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Coronavirus May Cause Life Long Damage to the Heart Health

Since the start of the coronavirus pandemic, there have been various studies regarding the infection. Scientists have looked at the origin, functionality, possible mutations, and the associated complications with the virus. In some of the studies, researchers found that there is a strong link between problems related to heart health and severe coronavirus infection.

The association was also seen in many of the patients who had to stay in the emergency rooms and were on the ventilator due to developing a critical stage of the infection. Doctors from different hospitals around the world have reported an increase in the risk of stroke, heart attack, and clotting in even some of the younger patients.

Other reports on the virus have also shown that having it can worsen existent health conditions including cardiovascular issues and others such as diabetes as well. However, in the majority of the studies, it was not indicated whether the effects are life-long or temporary if medical attention is sought at the right time.

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In two of the new studies on the infection, it is shown that contracting the virus can cause complications that may appear later in life as well. The effects are same regardless of whether a person develops a severe form of infection or a mild one that does not require hospitalization and emergency room visits.

Two new studies looking at the impact of coronavirus infection on heart health conclude that the effects remain and are likely to cause issues even after recovering from it.

One of the studies analyzed the heart condition of around one hundred patients who recovered from coronavirus infection and were in their forties. Although the participants were otherwise healthy, tests and imaging showed that they had more symptoms of cardiac issues.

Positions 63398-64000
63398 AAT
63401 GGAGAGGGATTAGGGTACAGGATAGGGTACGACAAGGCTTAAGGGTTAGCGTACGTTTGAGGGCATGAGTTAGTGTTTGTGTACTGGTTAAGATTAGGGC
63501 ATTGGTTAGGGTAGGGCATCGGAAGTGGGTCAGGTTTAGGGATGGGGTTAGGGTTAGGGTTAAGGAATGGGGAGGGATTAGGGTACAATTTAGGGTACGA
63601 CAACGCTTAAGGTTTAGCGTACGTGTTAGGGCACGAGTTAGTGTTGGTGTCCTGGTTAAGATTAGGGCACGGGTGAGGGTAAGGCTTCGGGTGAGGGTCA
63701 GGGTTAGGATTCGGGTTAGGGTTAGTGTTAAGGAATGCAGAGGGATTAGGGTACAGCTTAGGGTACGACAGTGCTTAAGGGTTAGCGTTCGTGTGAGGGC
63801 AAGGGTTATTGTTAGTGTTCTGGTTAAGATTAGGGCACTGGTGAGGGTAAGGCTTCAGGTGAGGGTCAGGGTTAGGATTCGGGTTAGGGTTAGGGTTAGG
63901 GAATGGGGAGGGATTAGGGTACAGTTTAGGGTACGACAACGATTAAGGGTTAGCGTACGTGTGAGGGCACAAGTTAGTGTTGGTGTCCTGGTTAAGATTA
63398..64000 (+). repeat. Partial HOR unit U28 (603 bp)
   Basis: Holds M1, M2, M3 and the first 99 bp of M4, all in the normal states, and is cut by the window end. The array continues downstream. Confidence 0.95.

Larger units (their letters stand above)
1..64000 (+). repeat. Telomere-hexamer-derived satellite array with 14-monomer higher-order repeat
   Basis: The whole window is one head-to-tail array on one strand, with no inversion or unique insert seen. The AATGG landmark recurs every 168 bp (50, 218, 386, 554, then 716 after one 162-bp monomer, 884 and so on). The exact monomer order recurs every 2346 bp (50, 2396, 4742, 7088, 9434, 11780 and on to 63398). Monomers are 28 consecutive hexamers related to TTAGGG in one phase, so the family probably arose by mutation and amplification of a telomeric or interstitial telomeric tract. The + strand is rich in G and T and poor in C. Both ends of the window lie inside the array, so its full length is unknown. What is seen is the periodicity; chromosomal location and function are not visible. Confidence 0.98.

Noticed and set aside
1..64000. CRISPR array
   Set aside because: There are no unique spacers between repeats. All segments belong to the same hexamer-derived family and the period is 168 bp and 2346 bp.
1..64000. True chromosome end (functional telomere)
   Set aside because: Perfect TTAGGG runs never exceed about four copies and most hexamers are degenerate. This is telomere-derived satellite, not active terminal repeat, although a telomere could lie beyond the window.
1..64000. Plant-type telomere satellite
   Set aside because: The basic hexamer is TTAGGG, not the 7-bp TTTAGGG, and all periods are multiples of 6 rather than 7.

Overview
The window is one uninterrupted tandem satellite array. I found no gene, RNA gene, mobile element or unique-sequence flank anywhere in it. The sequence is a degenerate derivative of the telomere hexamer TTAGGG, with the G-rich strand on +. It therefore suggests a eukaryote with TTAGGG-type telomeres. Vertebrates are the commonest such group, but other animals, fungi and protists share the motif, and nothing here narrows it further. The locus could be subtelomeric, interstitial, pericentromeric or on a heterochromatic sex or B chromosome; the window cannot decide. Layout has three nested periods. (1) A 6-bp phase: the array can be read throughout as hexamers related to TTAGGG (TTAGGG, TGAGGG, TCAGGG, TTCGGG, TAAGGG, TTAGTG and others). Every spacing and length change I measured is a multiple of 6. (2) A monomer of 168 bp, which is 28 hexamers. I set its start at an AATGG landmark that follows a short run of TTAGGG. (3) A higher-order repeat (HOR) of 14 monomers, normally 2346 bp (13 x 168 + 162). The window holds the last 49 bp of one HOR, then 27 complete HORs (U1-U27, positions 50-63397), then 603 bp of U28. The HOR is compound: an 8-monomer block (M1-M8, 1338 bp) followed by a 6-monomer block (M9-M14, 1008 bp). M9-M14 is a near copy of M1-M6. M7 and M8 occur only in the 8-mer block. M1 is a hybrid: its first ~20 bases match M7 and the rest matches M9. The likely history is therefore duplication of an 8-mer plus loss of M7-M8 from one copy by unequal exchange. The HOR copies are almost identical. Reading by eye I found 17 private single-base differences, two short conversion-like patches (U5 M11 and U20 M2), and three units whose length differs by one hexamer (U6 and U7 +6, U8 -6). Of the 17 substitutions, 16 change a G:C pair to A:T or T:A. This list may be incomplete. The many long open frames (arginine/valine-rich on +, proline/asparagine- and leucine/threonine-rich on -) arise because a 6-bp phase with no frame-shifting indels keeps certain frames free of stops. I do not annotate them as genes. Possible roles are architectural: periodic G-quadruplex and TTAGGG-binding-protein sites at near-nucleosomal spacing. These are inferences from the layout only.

These participants were seen to have a variety of problems ranging from having a biomarker for an injury that usually occurs after a cardiovascular event such as a heart attack, structural alterations in the heart, and high levels of inflammation.

Dr. Valentina Puntmann, who is a Cardiovascular Clinical Pharmacologist and senior research investigator at the Institute for Cardiovascular Imaging at Goethe University, explained that “The fact that 78% of ‘recovered’ [patients] had evidence of ongoing heart involvement means that the heart is involved in a majority of patients, even if Covid-19 illness does not scream out with the classical heart symptoms, such as anginal chest pain,”

She also added that these findings showed that doctors and healthcare experts should lookout for signs of cardiovascular issues in the early stage of coronavirus infection to avoid further complications.

The second study focused more on people who had passed away from the coronavirus infection and performed autopsies. In the reports, the researchers stated that a very high amount of coronavirus was found in the heart, especially in those who developed a very severe form of the infection along with other complications.

Though the researchers say that further investigation is required to examine the long-term effects of the virus on heart health, it is clear that high levels of inflammation are likely to cause an issue. Both of the studies have been published in the journal JAMA Cardiology.


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